Christopher Sims and Thomas Sargent have no simple solutions to the global economic crisis. But the work that won them the Nobel Prize in economics on Monday is guiding central bankers and policymakers in their search for answers.
The two Americans, both 68, were honored for their research in the 1970s and 1980s on the cause-and-effect relationship between the economy and government policy.
Sims is a professor at Princeton University. Sargent teaches at New York University and is a visiting professor at Princeton.
Among their achievements, the two — working separately for the most part over the years — devised tools to analyze how changes in interest rates and taxes affect growth and inflation.
Their work doesn't provide prescriptions for policymakers to solve today's crises. Rather, their achievement has been to create mathematical models that central bankers and other leaders can use to devise policy proposals.
"We're just bookish types that look at numbers and try to figure out what's going on," Sargent said in an interview on the Nobel website.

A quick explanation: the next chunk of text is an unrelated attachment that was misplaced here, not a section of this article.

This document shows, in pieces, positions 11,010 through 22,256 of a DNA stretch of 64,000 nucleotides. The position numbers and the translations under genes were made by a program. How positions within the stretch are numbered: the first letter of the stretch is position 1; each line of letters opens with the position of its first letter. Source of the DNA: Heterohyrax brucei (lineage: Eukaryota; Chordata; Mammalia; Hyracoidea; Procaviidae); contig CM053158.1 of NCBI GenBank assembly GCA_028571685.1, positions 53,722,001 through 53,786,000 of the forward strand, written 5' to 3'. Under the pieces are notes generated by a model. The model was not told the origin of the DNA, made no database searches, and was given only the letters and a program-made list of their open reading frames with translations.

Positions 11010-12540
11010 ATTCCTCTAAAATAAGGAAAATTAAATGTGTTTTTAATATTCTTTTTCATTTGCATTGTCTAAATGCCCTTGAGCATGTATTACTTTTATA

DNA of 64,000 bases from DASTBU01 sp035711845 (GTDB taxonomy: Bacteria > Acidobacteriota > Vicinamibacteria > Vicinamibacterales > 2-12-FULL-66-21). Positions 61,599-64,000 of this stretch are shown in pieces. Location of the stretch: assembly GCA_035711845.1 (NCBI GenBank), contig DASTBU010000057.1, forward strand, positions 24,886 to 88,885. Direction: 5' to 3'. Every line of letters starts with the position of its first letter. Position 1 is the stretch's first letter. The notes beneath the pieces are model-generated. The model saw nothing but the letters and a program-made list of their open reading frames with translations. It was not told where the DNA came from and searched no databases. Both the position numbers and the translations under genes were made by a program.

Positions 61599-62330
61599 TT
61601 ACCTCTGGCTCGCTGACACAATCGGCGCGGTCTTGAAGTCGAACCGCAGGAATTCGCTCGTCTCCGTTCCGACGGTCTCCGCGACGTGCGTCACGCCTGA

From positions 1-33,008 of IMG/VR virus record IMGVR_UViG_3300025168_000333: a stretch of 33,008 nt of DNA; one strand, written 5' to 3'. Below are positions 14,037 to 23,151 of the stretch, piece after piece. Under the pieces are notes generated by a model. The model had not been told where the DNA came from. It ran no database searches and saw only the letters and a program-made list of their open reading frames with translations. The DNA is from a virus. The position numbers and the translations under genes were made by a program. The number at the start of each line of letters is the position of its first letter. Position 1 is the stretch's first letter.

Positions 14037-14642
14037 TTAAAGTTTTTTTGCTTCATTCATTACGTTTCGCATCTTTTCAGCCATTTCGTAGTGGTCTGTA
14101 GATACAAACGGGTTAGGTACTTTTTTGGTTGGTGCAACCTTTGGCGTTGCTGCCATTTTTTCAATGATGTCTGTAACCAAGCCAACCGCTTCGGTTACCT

Sims said he had no sure-fire advice to offer policymakers in the United States and Europe: "If I had a simple answer, I would have been spreading it around the world."
Still, Sims said, "I think the methods that I have used and Tom has developed are central to finding our way out of this mess. … I think they point a way to try to unravel why our serious problems develop, and new research using these methods may help us lead us out of it."
Sargent and Sims have been friends since the 1960s, when both were Harvard graduate students. They later taught at the same time at the University of Minnesota. This semester, they are teaching a graduate-level macroeconomics course together at Princeton.
Their awards, the last of the Nobels announced this year, extend Americans' dominance in the economics category. Thirteen of the 15 most recent winners of the prize in economics have been Americans.